Background: Composite tissue transplantation effectively reconstructs the most complex defects, but its use is limited because of harmful immunosuppression and the high susceptibility of skin to rejection. Development of tolerance is an ideal solution, and protocols using regulatory T cells (Tregs) to achieve this have been promising in experimental animal models. The aim of this study was to investigate the ability of human Tregs to regulate immune responses to a human skin allograft in vivo.
Methods: We isolated and expanded naturally occurring CD127loCD25+CD4+ human Tregs from peripheral blood mononuclear cells (PBMCs) and examined their phenotype and suppressive activity in vitro. Using a clinically relevant chimeric humanized mouse system, we transplanted mice with human skin grafts followed by allogeneic populations of PBMCs with or without Tregs derived from the same PBMC donor.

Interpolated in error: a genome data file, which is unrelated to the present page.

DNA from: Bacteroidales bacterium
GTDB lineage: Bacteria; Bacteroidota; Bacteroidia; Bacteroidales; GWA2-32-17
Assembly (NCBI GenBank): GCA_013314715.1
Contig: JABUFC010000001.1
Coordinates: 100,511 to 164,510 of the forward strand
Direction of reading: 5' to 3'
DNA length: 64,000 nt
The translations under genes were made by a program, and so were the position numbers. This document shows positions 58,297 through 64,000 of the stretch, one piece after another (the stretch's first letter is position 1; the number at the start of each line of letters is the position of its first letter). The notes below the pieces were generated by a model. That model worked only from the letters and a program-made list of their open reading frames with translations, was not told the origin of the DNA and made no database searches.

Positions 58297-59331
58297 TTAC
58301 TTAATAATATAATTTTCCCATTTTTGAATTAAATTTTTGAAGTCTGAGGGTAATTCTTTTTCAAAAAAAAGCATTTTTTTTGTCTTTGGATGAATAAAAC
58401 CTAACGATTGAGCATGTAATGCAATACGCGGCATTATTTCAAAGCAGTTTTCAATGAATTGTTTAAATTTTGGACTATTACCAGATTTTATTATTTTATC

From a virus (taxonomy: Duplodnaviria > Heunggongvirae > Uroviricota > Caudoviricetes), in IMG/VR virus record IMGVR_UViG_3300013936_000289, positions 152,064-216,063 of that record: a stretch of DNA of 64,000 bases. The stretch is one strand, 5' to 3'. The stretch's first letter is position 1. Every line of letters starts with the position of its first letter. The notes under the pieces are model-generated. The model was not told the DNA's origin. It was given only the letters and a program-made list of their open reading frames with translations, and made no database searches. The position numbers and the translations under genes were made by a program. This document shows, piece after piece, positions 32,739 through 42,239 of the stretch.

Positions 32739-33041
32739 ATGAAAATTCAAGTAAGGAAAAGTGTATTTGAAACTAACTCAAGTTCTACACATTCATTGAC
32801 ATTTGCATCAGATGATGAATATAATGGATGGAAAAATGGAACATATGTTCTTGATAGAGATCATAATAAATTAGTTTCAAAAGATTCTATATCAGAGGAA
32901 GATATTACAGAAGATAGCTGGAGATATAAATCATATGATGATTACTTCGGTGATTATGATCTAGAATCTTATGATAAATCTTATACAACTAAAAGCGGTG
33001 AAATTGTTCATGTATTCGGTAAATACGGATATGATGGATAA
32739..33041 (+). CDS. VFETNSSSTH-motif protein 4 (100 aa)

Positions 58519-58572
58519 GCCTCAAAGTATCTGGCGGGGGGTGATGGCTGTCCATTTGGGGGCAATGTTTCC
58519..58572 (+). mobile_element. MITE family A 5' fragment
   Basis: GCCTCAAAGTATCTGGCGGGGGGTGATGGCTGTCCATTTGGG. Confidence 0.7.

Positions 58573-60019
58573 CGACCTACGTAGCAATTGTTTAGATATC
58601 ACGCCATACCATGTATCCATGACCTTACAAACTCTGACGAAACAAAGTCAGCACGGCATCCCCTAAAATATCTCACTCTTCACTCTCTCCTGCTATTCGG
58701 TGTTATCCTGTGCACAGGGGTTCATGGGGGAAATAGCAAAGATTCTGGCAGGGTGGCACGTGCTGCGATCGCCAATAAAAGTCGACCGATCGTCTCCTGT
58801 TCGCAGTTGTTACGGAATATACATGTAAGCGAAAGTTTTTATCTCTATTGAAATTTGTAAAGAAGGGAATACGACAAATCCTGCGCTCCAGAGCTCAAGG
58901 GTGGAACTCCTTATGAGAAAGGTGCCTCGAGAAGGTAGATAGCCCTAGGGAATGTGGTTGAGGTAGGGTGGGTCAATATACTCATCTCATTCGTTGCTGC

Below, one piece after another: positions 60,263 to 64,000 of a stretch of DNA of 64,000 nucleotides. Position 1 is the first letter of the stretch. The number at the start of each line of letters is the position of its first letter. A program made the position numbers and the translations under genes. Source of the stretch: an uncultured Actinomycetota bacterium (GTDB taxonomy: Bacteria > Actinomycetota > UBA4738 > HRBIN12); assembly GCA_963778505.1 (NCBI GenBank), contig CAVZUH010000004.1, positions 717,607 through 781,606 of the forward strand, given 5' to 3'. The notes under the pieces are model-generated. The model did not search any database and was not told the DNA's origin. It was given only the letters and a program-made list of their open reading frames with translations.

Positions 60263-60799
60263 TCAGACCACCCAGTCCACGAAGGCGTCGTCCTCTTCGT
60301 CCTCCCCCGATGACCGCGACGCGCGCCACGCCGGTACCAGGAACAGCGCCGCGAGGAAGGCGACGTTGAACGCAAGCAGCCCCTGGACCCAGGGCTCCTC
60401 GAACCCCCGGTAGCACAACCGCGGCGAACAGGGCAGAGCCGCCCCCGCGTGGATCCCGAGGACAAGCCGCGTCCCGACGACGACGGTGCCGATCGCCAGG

Results: Ex vivo-expanded Tregs maintain the appropriate Treg markers and retain suppressive activity against allostimulated and polyclonally stimulated autologous PBMCs in vitro. Mice receiving allogeneic PBMCs alone consistently reject human skin grafts, whereas those also receiving Tregs display stable long-term human skin transplant survival along with a reduction in the CD8+ human cellular graft infiltrate.
Conclusions: We show for the first time the unique ability of human Tregs to prevent the rejection of a skin allograft in vivo, highlighting the therapeutic potential of these cells clinically.